Several factors can increase your risk of mitral valve regurgitation, including:

  • A history of mitral valve prolapse or mitral valve stenosis. However, having either condition doesn't necessarily mean you'll develop mitral valve regurgitation. A family history of valve disease also can increase risk.
  • A heart attack. A heart attack can damage your heart, affecting the function of the mitral valve.
  • Use of certain medications. People who take ergotamine and similar medicines for migraines and those who took pergolide (now off the market) have an increased risk of mitral regurgitation. Similar problems were noted with the appetite suppressants fenfluramine and dexfenfluramine, which are no longer sold.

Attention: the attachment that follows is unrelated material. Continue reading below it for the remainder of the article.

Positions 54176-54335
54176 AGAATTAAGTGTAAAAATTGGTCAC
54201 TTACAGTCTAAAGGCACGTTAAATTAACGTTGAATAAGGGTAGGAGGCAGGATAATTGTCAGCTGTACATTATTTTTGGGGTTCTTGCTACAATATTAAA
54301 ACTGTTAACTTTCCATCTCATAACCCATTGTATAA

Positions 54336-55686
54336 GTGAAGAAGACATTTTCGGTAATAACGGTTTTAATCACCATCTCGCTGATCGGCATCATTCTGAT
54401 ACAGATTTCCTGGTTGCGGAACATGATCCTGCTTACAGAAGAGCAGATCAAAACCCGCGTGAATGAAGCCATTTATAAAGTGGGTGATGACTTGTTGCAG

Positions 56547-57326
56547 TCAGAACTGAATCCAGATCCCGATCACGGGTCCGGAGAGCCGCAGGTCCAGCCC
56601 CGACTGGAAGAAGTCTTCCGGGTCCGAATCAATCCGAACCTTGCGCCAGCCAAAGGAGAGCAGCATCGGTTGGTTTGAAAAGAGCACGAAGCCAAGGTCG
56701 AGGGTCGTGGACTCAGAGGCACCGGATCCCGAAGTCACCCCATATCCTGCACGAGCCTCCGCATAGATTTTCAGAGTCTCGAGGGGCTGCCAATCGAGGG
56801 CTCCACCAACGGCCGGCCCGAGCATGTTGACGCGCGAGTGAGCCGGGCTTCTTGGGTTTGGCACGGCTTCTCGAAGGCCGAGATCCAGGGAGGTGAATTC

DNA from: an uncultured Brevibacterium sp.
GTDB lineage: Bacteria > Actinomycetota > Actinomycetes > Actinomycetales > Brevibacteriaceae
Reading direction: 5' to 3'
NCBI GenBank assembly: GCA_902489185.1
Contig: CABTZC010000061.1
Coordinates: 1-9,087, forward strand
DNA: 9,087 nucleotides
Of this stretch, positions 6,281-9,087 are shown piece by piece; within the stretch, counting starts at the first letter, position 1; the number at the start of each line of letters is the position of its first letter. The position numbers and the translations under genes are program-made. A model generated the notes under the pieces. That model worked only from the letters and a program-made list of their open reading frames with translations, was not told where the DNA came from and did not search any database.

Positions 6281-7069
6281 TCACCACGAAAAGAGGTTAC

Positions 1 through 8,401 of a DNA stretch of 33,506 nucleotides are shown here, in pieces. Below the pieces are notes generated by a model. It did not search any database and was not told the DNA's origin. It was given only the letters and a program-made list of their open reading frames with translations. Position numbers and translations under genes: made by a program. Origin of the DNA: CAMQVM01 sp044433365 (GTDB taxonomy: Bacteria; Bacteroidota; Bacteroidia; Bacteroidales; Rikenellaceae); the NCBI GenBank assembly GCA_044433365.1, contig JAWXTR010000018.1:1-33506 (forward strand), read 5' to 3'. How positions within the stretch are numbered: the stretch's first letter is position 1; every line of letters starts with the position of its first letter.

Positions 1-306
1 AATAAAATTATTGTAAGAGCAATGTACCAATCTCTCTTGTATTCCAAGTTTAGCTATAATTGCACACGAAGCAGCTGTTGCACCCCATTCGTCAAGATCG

• Infections such as endocarditis or rheumatic fever. Infections or the inflammation they cause can damage the mitral valve.
  • Congenital heart disease. Some people are born with an abnormal mitral valve prone to regurgitation.
  • Age. By middle age, many people have some mitral valve regurgitation caused by natural deterioration of the valve.
Aug. 28, 2014

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